Becoming a beekeeper

By : | 0 Comments | On : July 9, 2016 | Category : Bee Blog, Garden Livestock

Becoming a beekeeper is a brave step for anyone because as soon as you start to think about it millions of questions flood the mind straight away.

At one time, every hamlet, village and country district would have a beekeeper. The local people relied on him for sweetness and medicine, as well as wax for lighting and many other uses. beekeeping was one of the mainstays of pleasant life, in a time when sugar itself was not heard of, and fruit was the only source of sweetness. The local beekeeper provided luxury for the village, and this is one of the reasons why so many of them were clergymen.

The development of beekeeping through the Victorian period paved the way for the commercialization of beekeeping, and consequently the craft suffered a decline.

So although it is one of the up and coming things to do – keep bees, and even though we are in the middle of great demand for courses and beekeeping equipment, and bees themselves, we are a long way behind how things used to be.

Around the world beekeeping is having a great resurgence. Whereas , at one time, people worried about the future of the craft, associations are now struggling to squeeze people onto courses with demand outstripping supply many times over.

How many of the would-be beekeepers will end up with bees is not really known, but if you are one of those thinking about bees you are about to embark on a rewarding and absorbing lifetime of study.

Dip your toe in

You might read a lot about beekeeping, but none of the books on the subject are as good as donning a suit and actually going to a colony and getting stuck in.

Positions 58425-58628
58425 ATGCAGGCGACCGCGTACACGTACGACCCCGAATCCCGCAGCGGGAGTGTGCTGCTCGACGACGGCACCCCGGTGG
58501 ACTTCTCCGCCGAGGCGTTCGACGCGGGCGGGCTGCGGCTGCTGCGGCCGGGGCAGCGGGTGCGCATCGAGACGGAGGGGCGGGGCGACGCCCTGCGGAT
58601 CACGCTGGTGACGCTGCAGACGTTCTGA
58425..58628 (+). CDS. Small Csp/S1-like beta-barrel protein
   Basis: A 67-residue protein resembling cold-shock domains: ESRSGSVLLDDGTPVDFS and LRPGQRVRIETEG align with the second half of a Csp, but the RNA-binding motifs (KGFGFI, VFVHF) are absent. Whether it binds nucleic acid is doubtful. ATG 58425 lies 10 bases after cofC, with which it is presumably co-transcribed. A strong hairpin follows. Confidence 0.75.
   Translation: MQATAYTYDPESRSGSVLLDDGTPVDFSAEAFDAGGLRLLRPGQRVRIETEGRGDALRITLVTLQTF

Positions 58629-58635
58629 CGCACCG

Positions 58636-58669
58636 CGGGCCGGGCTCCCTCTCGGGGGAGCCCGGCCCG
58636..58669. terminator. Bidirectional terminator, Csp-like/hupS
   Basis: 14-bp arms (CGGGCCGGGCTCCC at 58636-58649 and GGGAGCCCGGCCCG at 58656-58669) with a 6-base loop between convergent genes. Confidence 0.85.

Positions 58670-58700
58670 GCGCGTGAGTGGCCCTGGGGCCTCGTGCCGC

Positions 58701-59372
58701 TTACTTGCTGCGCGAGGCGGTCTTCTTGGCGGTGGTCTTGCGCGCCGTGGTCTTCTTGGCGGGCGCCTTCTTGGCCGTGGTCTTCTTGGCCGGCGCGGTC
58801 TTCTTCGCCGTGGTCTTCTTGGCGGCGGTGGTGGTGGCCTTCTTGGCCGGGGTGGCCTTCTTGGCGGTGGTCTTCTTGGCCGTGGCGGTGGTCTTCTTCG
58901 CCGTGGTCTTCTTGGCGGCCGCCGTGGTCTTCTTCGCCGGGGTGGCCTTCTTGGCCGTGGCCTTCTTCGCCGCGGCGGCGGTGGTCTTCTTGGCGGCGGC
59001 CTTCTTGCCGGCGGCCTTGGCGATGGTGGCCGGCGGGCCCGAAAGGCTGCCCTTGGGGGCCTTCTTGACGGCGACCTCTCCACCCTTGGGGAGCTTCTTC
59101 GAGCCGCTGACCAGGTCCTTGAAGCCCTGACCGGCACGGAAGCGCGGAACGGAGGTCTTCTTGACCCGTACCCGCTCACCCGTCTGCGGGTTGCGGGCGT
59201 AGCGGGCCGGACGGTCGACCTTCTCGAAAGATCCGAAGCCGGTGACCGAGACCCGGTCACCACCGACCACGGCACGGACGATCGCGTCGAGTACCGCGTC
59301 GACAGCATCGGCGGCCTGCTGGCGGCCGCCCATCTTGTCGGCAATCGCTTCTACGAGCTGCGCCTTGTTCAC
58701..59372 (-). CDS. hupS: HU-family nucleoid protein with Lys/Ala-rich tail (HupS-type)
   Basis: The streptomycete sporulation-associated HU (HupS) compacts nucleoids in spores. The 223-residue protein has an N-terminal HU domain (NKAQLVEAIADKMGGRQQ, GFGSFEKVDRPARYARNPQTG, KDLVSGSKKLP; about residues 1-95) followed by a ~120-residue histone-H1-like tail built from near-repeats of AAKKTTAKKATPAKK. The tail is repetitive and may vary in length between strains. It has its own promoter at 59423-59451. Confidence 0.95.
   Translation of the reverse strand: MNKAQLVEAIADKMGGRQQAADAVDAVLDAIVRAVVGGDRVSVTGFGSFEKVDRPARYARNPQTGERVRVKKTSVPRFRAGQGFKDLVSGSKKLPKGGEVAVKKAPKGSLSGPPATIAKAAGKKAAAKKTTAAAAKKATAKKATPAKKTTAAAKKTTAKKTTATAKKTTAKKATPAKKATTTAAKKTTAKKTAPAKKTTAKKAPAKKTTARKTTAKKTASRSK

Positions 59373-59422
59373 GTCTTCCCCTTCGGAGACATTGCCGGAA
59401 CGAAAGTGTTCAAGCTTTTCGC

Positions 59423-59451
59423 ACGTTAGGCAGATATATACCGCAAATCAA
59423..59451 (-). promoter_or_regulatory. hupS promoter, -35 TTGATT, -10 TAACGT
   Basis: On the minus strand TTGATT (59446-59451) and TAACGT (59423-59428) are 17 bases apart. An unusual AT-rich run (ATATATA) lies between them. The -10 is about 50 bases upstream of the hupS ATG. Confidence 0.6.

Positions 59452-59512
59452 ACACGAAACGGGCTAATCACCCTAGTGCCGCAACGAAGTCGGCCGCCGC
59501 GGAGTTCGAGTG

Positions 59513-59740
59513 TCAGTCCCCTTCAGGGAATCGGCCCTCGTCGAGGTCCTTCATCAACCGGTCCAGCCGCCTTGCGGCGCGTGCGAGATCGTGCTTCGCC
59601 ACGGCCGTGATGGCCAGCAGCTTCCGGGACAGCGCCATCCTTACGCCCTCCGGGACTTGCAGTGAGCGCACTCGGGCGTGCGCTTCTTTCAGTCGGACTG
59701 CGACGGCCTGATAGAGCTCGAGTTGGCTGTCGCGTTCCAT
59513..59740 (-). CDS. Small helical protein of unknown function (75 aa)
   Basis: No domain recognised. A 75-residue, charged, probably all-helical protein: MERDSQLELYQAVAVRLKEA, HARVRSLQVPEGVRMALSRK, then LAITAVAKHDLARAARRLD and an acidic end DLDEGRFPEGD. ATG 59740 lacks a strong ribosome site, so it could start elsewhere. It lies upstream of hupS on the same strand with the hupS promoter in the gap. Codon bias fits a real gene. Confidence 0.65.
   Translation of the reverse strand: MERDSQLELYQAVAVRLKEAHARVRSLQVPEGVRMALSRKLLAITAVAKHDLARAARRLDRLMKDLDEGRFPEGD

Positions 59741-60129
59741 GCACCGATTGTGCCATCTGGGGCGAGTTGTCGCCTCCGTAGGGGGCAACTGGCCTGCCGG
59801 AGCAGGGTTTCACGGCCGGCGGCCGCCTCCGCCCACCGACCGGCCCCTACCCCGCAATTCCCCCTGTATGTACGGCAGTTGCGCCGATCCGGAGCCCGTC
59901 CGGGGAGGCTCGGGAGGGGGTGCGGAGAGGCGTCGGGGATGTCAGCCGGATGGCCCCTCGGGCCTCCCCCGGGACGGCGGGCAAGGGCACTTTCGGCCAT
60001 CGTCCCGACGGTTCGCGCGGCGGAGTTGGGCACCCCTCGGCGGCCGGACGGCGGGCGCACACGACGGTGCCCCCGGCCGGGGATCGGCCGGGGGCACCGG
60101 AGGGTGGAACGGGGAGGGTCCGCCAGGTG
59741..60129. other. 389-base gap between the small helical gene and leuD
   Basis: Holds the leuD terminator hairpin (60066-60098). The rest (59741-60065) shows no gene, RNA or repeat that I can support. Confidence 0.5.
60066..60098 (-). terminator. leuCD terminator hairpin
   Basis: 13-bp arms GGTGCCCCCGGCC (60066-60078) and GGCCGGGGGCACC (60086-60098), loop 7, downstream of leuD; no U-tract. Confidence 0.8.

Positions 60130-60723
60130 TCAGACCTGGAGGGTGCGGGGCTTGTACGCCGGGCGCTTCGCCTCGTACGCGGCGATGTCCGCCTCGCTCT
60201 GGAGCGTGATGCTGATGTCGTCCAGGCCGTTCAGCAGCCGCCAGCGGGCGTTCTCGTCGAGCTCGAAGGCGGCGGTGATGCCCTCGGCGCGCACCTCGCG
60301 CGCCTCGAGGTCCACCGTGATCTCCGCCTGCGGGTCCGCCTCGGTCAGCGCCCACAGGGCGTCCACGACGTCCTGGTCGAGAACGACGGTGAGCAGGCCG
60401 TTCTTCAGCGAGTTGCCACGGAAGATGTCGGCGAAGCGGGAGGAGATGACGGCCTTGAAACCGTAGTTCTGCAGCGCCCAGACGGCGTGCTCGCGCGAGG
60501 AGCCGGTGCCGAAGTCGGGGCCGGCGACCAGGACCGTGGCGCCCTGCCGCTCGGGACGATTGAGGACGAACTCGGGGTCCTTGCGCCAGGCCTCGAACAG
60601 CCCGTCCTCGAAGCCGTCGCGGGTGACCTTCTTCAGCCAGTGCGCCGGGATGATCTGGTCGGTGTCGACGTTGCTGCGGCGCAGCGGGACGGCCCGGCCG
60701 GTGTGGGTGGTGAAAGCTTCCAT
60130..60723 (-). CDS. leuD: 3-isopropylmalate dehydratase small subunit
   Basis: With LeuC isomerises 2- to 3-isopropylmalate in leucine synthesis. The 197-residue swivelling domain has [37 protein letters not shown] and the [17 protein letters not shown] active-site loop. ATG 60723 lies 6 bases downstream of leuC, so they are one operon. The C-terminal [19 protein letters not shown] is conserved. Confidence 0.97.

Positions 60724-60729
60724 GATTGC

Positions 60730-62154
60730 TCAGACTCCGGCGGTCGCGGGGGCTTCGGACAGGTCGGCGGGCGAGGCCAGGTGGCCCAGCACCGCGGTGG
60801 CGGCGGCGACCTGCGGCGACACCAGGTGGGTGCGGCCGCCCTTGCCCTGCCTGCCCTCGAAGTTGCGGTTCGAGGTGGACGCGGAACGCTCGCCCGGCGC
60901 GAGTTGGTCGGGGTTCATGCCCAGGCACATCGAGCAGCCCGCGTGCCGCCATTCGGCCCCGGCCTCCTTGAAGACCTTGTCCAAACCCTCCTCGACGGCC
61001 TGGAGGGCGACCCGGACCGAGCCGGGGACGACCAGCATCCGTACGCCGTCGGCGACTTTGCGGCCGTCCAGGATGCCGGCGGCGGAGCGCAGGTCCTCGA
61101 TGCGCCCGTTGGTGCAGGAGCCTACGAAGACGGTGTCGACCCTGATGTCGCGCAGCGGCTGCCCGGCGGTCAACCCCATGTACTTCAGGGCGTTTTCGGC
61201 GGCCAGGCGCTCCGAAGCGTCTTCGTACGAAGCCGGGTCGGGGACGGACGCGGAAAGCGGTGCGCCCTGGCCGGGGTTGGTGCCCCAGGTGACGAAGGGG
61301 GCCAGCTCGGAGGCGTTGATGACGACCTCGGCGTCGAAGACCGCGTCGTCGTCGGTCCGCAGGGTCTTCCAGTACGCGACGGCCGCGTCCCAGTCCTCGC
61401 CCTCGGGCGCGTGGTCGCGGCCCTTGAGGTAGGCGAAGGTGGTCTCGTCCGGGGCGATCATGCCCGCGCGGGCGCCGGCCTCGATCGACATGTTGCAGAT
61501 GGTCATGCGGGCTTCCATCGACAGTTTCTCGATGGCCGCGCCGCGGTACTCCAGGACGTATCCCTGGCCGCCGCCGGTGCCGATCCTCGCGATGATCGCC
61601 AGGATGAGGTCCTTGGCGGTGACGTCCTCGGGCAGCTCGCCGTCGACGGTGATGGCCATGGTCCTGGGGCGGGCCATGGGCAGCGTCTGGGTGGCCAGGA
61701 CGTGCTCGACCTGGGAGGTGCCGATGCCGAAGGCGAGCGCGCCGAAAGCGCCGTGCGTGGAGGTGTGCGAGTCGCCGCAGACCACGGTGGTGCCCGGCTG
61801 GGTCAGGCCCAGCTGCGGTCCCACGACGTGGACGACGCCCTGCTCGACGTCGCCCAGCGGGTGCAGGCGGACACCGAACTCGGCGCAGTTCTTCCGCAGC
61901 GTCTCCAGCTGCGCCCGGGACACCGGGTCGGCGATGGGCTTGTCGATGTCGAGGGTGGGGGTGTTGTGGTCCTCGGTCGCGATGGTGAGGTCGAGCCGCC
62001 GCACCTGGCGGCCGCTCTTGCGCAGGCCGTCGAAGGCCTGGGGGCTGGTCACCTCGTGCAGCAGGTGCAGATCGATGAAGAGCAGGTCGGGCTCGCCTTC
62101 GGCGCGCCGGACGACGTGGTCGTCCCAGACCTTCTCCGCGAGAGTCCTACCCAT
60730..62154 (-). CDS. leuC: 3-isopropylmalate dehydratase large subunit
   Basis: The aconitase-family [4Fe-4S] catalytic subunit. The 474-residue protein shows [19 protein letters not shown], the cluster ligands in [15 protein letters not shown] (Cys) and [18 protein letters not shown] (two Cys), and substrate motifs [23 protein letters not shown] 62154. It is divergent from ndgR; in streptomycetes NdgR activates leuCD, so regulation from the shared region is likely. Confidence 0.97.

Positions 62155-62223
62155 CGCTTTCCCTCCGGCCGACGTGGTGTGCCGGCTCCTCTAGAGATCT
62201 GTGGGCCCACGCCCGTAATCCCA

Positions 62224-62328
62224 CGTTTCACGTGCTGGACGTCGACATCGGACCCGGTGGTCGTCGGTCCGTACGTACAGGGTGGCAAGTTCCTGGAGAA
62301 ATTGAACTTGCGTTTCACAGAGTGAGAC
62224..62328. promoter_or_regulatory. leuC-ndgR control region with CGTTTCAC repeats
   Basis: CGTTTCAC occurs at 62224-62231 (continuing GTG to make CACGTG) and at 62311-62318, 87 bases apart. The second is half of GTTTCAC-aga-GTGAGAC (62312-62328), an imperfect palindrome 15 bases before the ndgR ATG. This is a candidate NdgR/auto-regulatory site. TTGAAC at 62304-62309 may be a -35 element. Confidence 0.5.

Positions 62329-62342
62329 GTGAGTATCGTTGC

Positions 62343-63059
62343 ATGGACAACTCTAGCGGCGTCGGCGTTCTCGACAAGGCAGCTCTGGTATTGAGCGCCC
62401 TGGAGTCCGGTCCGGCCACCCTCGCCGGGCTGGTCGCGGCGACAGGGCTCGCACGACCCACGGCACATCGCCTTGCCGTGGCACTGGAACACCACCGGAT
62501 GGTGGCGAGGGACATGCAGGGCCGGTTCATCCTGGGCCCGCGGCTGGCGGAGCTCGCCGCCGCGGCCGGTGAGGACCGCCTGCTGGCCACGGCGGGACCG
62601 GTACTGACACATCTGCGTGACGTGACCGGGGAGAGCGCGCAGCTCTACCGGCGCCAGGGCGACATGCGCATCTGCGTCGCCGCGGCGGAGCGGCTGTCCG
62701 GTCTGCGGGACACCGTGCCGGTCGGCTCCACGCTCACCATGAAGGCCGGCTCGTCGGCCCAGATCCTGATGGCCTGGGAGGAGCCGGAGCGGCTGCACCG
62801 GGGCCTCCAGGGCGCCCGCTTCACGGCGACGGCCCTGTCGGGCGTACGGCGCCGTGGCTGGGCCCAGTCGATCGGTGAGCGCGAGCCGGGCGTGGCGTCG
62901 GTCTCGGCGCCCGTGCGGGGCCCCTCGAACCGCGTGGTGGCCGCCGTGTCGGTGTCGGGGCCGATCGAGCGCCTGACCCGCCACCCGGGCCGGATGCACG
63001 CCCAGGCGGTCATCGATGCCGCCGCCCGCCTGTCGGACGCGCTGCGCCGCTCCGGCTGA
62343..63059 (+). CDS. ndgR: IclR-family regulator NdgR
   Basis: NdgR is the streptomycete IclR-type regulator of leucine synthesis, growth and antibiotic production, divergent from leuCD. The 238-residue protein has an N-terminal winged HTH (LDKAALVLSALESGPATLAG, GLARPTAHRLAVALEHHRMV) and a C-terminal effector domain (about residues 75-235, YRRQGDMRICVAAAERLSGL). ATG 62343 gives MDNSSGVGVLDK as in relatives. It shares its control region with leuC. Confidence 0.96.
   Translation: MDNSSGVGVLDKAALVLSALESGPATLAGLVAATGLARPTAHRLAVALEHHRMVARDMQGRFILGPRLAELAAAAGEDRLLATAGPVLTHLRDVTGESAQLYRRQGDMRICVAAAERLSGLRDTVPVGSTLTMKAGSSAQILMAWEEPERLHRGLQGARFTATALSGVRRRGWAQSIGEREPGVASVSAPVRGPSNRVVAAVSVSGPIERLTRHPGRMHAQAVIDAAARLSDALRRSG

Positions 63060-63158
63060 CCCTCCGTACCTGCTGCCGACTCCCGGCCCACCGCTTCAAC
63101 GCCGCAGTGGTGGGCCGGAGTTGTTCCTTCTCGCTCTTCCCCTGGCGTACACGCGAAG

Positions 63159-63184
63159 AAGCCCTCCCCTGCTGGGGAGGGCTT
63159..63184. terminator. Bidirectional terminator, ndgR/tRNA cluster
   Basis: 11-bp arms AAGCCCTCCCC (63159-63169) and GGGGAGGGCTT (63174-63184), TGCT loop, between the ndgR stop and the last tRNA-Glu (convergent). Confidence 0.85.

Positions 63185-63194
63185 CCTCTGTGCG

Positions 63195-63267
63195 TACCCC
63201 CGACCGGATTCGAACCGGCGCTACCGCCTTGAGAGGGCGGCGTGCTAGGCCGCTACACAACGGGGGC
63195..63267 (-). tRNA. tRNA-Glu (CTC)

I would like to point out that my first encounter with bees was so troublesome (for me) I ran away from the hive. Fear is not an unusual reaction to anyone coming into contact with bees for the first time, so if you do run away (like me), what you might think of as a failure early on can easily be overcome and you can become a beekeeper.

The really important point is you need support in keeping bees – a beekeeping mentor, and this is found by first going to a local beekeeping course run by a beekeeping association. Membership of these associations bring not only insurance for your bees but expertise and help.

Training takes place in the hive

You will go into a hive many times during your training, picking up how to find the queen, what is happening in the hive, what individual bees are up to, how they store honey and cap cells with little wax doors. You will see eggs and grubs, and learn how to use a smoker, and then you will find a time will come when you do it for yourself for the first time.

It is then that you will need even more help and advice as you try to remember what to do when. You will need someone to come along and tell you (or remind you) what is going on in the hive and what actions might be necessary. For this reason it is important to find your local beekeeping group and become a member, enroll on a course (there is often a waiting list, but you can attend meetings and watch beekeepers at work) and maybe pick up quite a bit of second hand kit, as well as a lot of knowledge at the same time.

You need a friendly mentor to help you through everything.

[ratings] Becoming a beekeeper is a step that many people contemplate. Here are some notes to help you start to think about it.
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